November 15, 1997 was my first day without a drink. I haven’t had a drink since.
There will be no celebrations. No cake. No friends singing. No applause.
See, I’ve relapsed twice on drugs. At 9 months, I did a whip-it. It was a knee-jerk reaction to seeing my roommate’s can of glorious Reddi Wip in the fridge.
(I still can’t have a can of whipped cream in my house as I don’t trust myself with it. I blame my first job at Dairy Queen. More on that later.)
My last relapse was at 15 years sober on a hit of pot. Yes, just one hit, but that one hit gave me a yearlong obsession to drink again.
And I was suicidal at the time so I know I wouldn’t have survived a drink.
That’s hilarious. I’ve never had a drink. My goal was always four. Just have four and leave the bar.
I succeeded maybe twice.
People ask me if I can have just a glass of wine. I see no point. That would be like waiting in line for a roller coaster for two hours and then going down a kiddy slide instead.
I want to ride the roller coaster. And once I’m done, I want to ride it again. And after that – well why stop at two? And then I don’t know where my clothes are and why my boyfriend just broke up with me.
I’m a member of a 12-step program – it’s how I got and continue to stay sober. I’m very grateful for the program. But a lot of members are very wrapped up in “sober time.” As in how many days, weeks, years IN A ROW you’ve been sober.
I was proud of my years. My friends threw a huge 10 year party for me. My mom came into town. It was a big fucking deal.
By the time I turned 15, I was so depressed I could only stand for 5-minutes. There was still cake, less friends and celebration.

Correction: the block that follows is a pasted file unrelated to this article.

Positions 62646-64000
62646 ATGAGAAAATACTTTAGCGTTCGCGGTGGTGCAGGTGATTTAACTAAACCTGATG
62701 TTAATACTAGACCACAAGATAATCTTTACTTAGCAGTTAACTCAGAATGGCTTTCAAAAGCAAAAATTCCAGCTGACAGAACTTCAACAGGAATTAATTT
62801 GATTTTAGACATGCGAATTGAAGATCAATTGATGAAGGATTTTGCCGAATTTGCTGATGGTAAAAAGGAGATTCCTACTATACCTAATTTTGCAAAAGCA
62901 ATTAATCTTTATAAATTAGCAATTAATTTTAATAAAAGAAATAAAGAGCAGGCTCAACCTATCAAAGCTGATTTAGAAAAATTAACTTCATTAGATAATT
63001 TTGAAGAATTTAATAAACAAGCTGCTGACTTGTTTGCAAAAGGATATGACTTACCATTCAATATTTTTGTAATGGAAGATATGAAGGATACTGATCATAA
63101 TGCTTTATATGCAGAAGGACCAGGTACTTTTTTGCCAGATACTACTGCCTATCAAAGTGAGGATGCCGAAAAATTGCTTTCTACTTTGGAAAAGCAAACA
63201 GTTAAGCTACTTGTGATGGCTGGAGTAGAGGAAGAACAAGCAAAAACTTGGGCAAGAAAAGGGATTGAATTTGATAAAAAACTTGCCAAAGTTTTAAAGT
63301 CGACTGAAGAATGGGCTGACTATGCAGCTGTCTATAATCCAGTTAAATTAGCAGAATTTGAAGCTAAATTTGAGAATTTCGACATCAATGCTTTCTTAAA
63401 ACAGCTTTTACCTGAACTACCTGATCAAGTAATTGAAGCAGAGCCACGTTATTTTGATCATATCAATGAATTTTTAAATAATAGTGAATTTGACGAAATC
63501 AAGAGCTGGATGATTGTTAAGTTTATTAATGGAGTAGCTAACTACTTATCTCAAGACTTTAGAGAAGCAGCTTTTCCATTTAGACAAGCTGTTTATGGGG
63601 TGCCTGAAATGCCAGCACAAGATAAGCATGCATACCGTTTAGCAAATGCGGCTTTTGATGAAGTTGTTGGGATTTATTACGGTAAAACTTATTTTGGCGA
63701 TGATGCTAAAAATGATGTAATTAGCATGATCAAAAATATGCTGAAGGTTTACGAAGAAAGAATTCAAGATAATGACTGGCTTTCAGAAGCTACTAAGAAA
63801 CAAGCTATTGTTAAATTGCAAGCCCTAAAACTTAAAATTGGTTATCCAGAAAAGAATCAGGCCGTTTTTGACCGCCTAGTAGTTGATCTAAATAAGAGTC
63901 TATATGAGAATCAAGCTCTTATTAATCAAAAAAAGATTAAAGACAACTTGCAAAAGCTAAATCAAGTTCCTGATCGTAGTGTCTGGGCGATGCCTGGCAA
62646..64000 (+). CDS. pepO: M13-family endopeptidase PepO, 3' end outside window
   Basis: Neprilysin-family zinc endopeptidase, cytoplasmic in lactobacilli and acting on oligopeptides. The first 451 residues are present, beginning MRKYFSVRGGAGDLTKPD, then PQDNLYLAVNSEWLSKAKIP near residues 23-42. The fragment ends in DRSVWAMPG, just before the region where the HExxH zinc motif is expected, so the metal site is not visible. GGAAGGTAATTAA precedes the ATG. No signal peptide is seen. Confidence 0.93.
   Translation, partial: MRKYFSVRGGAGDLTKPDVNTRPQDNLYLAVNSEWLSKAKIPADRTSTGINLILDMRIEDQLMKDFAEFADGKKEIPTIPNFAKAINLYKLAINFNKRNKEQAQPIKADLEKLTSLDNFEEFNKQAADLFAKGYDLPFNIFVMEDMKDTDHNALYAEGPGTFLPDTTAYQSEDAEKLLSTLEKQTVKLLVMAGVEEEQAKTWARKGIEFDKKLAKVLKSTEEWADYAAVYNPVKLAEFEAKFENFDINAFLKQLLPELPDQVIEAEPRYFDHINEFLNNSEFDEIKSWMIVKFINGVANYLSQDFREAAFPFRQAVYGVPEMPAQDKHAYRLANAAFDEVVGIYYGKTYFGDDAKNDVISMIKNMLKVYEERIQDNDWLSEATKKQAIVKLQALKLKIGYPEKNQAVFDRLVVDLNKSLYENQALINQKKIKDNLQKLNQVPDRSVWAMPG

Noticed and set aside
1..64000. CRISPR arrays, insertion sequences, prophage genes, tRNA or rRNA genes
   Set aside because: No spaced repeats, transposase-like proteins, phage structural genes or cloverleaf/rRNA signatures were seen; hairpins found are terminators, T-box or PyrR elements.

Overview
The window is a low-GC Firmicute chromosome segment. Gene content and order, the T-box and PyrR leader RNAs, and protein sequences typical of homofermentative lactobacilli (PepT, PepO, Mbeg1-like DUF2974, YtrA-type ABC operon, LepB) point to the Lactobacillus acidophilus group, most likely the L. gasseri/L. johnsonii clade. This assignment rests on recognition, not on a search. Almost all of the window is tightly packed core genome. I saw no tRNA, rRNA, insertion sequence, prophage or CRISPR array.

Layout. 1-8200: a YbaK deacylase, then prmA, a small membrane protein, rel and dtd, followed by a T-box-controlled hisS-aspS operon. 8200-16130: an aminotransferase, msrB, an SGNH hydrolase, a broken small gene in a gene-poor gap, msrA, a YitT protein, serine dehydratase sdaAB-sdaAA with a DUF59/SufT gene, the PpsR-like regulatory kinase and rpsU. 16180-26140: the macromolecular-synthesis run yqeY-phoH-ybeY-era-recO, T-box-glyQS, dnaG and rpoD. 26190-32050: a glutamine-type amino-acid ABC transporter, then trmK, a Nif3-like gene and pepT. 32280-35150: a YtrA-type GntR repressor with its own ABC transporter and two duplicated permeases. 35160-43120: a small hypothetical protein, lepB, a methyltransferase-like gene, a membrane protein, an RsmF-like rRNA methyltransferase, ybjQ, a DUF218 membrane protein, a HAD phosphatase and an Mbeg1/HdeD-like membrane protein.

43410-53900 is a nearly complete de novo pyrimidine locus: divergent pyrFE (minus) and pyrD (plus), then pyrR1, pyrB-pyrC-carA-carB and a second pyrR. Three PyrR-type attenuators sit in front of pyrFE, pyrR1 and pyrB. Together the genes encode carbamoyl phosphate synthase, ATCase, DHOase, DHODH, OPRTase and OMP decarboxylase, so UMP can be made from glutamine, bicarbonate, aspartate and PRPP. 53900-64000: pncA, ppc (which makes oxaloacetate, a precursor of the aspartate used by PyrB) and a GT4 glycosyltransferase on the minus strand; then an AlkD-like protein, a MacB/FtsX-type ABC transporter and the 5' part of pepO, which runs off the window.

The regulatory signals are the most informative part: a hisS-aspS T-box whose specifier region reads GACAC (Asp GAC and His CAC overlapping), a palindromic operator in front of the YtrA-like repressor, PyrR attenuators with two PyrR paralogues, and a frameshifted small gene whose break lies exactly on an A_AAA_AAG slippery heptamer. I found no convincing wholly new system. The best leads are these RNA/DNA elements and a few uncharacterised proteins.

The problem was I became more impressed by the years than grateful for the days.
And the only amount of time any of us have is today.
And that’s how I live my life now. My sobriety date is the same as any day sober, but I reflect on where I was mentally, physically and spiritually however many years ago the decision to live (yet again) was made.
And the reflection brings gratitude, as it should. But here’s the flip – now it brings humility of how powerful alcoholism is in my life instead of a feeling of accomplishment.
I’m not proud of my sobriety. I’m fucking grateful and humbled by it.
That was NOT my attitude when I had many years sober. (Even saying “I had years” sounds weird to me now. I have today. I don’t “have” yesterday or the guarantee of a tomorrow. It just seems cocky to “have time.”)
Remaining sober for many years made me cocky and complacent. I believed all those the years “I had” were a safeguard against relapse. Alcoholism is very patient and it waits for us to think we’re safe, immune or above a relapse.
I thought I was safe because the most common reasons people relapse are:
1. They stop working with other alcoholics.
2. They stop taking commitments at meetings and then stop going to meetings.
3. They think they no longer have alcoholism.
Here’s why I was totally fine:
1. I was sponsoring four women and had a sponsor. And a grandsponsor. And so on and so forth.
2. I went to four committed meetings a week (all while I had a baby at home).
3. I have never, ever – for the past 20 years – ever thought I didn’t have alcoholism. I’m so clear that my body and brain chemistry does some funky shit when I ingest alcohol. And that ending up naked and peeing in public is not what normal drinkers do after a glass of wine.
Why did I relapse then? I was in year three of a four year battle with crippling postpartum depression and I wanted relief from the pain. Every waking moment was pure torture mentally and physically and I was at my breaking point.
I ended up taking the wrong medicine for my ailment. And it wasn’t prescribed to me.
But I didn’t drink. And I wanted to with every molecule of my body. And I wanted to die. All of the time.
What I didn’t know was that I didn’t want to drink or die – I just wanted relief. For me, when my pain gets so great for so long, I want out.
I am celebrating quietly today. With every breath. Because I’m alive. I have today. It’s all I have and I’m so grateful for it.
Because we all just have today. If we’re lucky.